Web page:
Eventually plants grew up through the shallow water to reach the surface of the Sunny Hemisphere and adapted to absorb sunlit directly. Those first surface plants had many advantages over their ancestor’s strictly aqua existence. One of the greatest was they could fan out to shade the water and smother their competition.
But, evolution is a story of one-upmanship and soon the other plants that survived, just rose above the water, where there was an unlimited supply of sunlight. Once hardy plants were growing above the water, it was just one small evolutionary step, to step out onto dry ground. Of course many of the plants that had evolved in those shallow sunlit waters survived by moving into deeper water around the perimeter of the emerging land and lived on to eventually spread worldwide.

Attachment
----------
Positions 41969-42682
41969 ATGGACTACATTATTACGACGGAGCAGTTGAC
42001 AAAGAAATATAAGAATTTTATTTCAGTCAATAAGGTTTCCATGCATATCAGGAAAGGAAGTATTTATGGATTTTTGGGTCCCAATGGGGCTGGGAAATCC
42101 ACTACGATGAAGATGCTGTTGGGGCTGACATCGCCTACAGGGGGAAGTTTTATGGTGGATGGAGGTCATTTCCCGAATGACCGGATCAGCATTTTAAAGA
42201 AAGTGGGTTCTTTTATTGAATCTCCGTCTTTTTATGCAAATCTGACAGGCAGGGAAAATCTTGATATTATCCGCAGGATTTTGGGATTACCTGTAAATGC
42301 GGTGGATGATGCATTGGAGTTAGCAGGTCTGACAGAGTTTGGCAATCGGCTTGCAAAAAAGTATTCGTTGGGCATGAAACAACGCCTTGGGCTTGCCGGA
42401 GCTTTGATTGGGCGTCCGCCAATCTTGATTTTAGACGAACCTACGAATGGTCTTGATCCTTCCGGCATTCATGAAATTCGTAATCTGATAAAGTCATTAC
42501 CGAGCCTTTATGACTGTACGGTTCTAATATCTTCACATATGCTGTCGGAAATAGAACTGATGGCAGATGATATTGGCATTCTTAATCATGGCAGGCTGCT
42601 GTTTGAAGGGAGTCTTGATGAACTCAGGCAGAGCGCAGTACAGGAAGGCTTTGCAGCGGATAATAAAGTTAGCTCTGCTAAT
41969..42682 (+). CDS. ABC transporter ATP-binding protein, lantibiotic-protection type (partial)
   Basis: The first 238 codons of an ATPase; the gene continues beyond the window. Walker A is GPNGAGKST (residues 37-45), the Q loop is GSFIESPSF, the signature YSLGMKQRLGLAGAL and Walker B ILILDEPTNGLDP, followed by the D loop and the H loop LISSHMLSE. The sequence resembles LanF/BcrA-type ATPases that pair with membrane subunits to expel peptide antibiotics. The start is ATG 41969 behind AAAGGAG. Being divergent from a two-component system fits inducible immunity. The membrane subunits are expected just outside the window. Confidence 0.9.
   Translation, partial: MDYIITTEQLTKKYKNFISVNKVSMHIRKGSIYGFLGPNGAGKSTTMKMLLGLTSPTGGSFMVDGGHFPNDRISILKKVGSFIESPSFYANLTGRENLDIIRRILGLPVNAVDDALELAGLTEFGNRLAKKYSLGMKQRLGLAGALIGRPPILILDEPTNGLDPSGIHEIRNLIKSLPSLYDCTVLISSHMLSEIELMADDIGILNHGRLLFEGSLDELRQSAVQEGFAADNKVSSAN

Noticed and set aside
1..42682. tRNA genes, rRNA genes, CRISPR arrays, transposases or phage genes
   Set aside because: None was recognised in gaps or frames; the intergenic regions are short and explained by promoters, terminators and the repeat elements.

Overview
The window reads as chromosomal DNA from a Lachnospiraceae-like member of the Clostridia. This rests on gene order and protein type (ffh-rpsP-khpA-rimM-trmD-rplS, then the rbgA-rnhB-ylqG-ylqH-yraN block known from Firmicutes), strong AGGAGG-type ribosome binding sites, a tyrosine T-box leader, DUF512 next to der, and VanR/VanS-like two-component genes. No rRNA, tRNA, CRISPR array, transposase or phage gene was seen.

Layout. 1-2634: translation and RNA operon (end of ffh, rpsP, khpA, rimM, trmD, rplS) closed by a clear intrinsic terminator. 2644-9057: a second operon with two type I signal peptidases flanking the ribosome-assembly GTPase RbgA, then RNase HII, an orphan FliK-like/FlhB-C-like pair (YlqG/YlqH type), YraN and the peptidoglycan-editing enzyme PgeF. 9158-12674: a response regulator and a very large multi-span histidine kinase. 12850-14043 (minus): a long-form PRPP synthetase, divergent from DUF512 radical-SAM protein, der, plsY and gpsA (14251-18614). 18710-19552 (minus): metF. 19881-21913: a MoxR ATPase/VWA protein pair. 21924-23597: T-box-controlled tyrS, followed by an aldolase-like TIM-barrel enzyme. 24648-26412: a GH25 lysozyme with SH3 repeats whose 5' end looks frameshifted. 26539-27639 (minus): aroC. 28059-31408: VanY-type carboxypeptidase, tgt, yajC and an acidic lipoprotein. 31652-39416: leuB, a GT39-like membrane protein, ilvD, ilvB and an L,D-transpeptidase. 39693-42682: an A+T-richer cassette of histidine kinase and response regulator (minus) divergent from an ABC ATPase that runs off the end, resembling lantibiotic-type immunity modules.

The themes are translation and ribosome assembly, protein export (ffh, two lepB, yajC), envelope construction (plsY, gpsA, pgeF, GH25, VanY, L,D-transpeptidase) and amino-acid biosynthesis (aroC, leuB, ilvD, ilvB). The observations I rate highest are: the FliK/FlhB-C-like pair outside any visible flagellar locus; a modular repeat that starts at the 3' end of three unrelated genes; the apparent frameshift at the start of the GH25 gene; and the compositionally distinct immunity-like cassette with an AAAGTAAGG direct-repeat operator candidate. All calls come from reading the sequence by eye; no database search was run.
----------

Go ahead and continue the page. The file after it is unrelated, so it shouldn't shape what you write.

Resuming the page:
Animals found life, in the shallow water, on this emerging “Alphaland,” becoming more and more confining. Not only, was the water level falling, as the plants grew thicker, but the plant stems were steadily growing larger and stiffer. And when it rained hard, the water moved from the center of the emerging continent flowing centrifugally toward the perimeter and deeper water. This new moving water had properties foreign to the waters of the Sunny Hemisphere, and stirred up silt and debris, muddied the water, and made it hard for animals that had evolved in placid waters to see and breath.
Great trails and tribulations appear to be the mother and father of evolution.